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Resistance towards what can help us progress is something human beings are experiencing for centuries. Philosophers call this extremely active and relentless force Akrasia.
Akrasia is the barrier between you and a better version of you. When we set plans, deadlines and commit towards a goal(like planning to wake up at 5 am), it is Akrasia that prevents us from following through.
Akrasia is an emotional management problem keeping us from having a better future. It will make up any story to keep us away from something good. It will always prefer instant gratification, harming us in the long run, rather than doing something valuable that can help us in a positive way.
The side effects of Akrasia are stress, guilt, resentment, and missed opportunities.
While the much-hyped motivation and willpower have little effect against Akrasia, mindfulness meditation has the power to refocus your actions, and stop the mindless time-wasting.
Mindfulness acts as a foundation for conquering procrastination. We need to proactively take control of our feelings and act towards our goals, something which is possible only with a mind sharpened with mindfulness.
When we learn to delay the gratification that we seek instantly, we see a macro view of our life and can visualize where we stand, and where we want to be.
Our brain will continuously sabotage our efforts, but if we push past the resistance intentionally, we find that it was just a paper wall, which we can easily overcome.
According to author James Clear, getting started reduces the friction and sets you up for further accomplishments. Without worrying about results, we simply need to focus on making a regular effort and getting started on it no matter what.
Example: Not exercising is less likely once we are at the gym, but is more likely if we are still in bed.
SIMILAR ARTICLES & IDEAS:
A to-do list can be helpful but is often not used successfully. If you end the day with things undone or if you regularly carry tasks forward, you need a to-do list makeover.
Most people are unaware of their priorities. Our priorities are the things that are most important to us right now. Not serving them is non-negotiable.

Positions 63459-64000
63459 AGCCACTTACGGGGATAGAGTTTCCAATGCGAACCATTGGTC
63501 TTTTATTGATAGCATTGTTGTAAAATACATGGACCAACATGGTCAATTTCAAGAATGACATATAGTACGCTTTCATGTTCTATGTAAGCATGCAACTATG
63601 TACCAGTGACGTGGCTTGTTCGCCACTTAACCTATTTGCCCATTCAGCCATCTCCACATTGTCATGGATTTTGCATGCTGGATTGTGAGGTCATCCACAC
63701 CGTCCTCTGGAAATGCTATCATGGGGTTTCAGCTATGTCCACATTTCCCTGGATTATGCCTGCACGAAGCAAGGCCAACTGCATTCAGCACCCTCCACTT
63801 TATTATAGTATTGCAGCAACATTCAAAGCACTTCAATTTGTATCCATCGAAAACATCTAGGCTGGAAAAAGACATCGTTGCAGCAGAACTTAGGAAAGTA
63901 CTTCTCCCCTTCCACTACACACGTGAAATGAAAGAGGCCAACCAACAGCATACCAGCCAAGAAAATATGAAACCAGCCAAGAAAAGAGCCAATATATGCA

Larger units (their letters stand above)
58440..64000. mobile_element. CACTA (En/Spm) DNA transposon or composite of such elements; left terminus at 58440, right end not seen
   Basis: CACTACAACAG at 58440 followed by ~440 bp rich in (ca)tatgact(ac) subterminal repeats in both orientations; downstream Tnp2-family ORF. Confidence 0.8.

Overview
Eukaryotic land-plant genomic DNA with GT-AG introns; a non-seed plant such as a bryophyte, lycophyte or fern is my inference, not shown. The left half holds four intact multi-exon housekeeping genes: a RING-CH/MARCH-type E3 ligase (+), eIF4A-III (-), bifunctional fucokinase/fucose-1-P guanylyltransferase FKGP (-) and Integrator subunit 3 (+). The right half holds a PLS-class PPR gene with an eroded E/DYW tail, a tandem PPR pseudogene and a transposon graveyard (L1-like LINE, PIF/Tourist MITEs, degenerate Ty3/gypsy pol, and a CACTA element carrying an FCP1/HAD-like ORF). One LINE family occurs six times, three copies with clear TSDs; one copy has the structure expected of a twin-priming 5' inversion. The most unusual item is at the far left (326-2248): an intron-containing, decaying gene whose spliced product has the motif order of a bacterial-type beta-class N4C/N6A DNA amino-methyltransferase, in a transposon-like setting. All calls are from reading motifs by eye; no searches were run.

People are capable of having two or three priorities. More priorities leave them scattered and unfulfilled, filling their time with stuff that doesn't matter.
Once you know your priorities, everything on your to-do list should serve them. Look out for the 'shoulds' - they are not serving your priorities.
Look over your to-do list and assign every task a value, such as a dollar-per-hour amount that you might have to pay someone else to do it. Score tasks from $10 per hour for administrative tasks up to $10,000 per hour for high-level strategy and sales-related tasks.
By giving dollar-per-hour values to specific tasks, you ensure you use your resources correctly.
Akrasia happens when you do one thing even though you know you should do something else.
It's what prevents you from following through on what you set out to do. It could be trans...
It refers to our tendency to choose immediate rewards over future rewards. It's why we make plans, but don't take action.
When we make plans, we are actually making plans for our future selves. But when the time comes to make a decision, we are in the moment and our brain is thinking about the present self.
The ability to delay gratification is a great predictor of success in life.
If you really understand how to resist the attraction of instant gratification, you'll be able to bridge the gap between where you are and where you want to be.
People tend to procrastinate to avoid emotionally unpleasant tasks - so they choose to focus on something that provides a temporary mood boost.
This creates a vicious cycl...
Progress on our goals feeds our well-being. So the most important thing to do is bootstrap a little progress: get a little progress, and that’s going to fuel your well-being and your motivation.
This is a self-regulatory strategy in the form of an "if-then plan": "If the phone rings, then I’m not going to answer it." "If my friends call me to say we’re going out, I’m going to say no." So you’ve already made these pre-commitments.